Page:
GULFPORT, Miss. – The boating industry along the Gulf Coast has “years of recovery” ahead, according to Sea Tow President Capt. Keith Cummings, who has been on the ground surveying the damage from Hurricane Katrina.
In fact, after conducting an aerial survey from Mobile, Ala., to New Orleans, La., he estimated that about 75 percent of the area’s marina industry is “non-existent.”
Last year’s Hurricane Ivan delivered “this kind of devastation” over about 30 miles, while Hurricane Katrina’s path has covered 150 miles or more of coastline, he estimated in an interview with Boating Industry yesterday morning.
“That level of devastation over a mind-boggling distance – it was hard to believe,” he said. “After a while, we stopped taking pictures. You couldn’t tell the communities apart. It’s similar to what you’ve seen after other storms, but there is so much of it.”
Recovering the boats
Sea Tow is working on behalf of boat owners, marina operators and insurance companies to recover recreational vessels in the affected area. It currently has eight to 10 Disaster Recovery Teams on site for a total of about 30 people, and it’s planning to double that number over the next week and a half.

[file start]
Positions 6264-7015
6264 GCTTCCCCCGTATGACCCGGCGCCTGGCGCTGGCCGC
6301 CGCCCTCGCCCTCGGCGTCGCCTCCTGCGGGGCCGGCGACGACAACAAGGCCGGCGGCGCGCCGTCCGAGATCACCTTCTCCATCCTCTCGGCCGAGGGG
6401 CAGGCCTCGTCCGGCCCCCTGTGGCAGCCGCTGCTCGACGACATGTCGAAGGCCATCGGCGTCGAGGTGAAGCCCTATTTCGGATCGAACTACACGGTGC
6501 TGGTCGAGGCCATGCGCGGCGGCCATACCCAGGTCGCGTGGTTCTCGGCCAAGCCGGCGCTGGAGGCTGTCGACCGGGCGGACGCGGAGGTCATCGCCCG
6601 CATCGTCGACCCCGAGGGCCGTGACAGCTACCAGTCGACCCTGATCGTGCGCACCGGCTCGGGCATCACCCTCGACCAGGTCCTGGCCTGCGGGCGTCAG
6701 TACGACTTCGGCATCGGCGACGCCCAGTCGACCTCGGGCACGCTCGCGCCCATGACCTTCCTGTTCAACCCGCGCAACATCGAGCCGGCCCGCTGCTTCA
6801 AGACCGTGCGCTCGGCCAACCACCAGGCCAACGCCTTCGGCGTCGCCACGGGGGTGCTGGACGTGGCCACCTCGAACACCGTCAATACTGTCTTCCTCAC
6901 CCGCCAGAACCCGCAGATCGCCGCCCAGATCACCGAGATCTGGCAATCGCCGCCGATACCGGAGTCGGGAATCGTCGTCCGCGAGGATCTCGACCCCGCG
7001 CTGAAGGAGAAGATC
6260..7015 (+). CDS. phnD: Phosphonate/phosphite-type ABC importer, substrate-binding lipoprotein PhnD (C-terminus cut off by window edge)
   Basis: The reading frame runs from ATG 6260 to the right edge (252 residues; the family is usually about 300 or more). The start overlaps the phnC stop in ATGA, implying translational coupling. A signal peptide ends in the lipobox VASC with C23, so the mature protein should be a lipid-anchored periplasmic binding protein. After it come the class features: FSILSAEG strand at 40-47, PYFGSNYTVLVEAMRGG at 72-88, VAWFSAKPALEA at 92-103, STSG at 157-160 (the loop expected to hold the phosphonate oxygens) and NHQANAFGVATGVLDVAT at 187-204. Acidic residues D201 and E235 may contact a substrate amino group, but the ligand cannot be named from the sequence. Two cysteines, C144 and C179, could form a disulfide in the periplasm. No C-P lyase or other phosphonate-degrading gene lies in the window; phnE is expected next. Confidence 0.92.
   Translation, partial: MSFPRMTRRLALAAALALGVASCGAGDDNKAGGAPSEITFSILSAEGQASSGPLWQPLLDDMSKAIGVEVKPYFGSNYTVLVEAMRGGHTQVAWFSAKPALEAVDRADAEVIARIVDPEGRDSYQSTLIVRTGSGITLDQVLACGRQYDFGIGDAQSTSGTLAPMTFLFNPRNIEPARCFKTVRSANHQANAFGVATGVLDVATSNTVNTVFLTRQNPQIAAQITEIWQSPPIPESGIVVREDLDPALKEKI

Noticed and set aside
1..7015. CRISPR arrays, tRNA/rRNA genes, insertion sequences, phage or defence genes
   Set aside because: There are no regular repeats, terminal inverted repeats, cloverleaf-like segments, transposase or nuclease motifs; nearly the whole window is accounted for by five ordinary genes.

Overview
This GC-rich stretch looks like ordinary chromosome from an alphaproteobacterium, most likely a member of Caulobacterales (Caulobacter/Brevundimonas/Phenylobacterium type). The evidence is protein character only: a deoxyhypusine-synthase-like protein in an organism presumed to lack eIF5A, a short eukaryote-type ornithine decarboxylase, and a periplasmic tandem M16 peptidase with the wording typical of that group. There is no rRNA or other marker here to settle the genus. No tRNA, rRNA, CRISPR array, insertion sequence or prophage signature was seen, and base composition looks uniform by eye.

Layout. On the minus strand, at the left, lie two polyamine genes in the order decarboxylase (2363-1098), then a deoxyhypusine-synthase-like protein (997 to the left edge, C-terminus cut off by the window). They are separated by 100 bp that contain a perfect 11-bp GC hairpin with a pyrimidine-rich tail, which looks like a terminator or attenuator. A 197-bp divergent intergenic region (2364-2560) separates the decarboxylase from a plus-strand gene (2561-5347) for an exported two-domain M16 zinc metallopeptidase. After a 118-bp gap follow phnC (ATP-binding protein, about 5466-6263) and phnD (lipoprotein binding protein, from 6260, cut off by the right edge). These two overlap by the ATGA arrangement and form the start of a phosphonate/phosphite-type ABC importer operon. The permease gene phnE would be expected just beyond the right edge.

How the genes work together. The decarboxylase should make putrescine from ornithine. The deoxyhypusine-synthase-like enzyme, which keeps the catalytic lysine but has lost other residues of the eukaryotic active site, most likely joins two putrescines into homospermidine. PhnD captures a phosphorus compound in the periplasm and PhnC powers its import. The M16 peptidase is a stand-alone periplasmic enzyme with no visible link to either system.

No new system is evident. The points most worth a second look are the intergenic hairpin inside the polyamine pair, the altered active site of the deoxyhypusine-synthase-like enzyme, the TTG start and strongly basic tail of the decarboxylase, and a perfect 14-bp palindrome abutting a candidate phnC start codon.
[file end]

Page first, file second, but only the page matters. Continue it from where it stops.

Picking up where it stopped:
The towing firm will be operating out of a Central Command site in Gulfport, with operational arms in Mobile and Slidell. At the Gulfport location, Sea Tow is using a 30-acre site where it will bring the boats as they are recovered. The huge makeshift boatyard will have its own security system, and technicians in place to “save what is savable.”
Cummings said he expects the bulk of this effort to last three or four months, after which it will continue on a smaller scale. The area’s boating industry has a much longer recovery ahead, however.
“The impact on the marine industry is going to be profound here,” Cummins said. “It’s going to be a long haul for a lot of people.”
Despite damage, local franchisees working
Sea Tow knows first-hand about devastation. It has five franchisees in the area hit by Hurricane Katrina, three of which have lost vessels.
Its New Orleans franchisee lost his home in the hurricane, and other franchisees have sustained damage to their personal properties. But despite these losses, all five have been up and running, according to Cummings.
“They have double the work,” he explained. “Taking care of their personal property plus helping with the recovery effort.”
Sea Tow has over 3,000 members in the region devastated by the hurricane. Cummings hopes the company’s efforts will help boat owners “get their money quickly.” Whether they will use it to get back into boating or to “get their lives back” remains to be seen, he adds.
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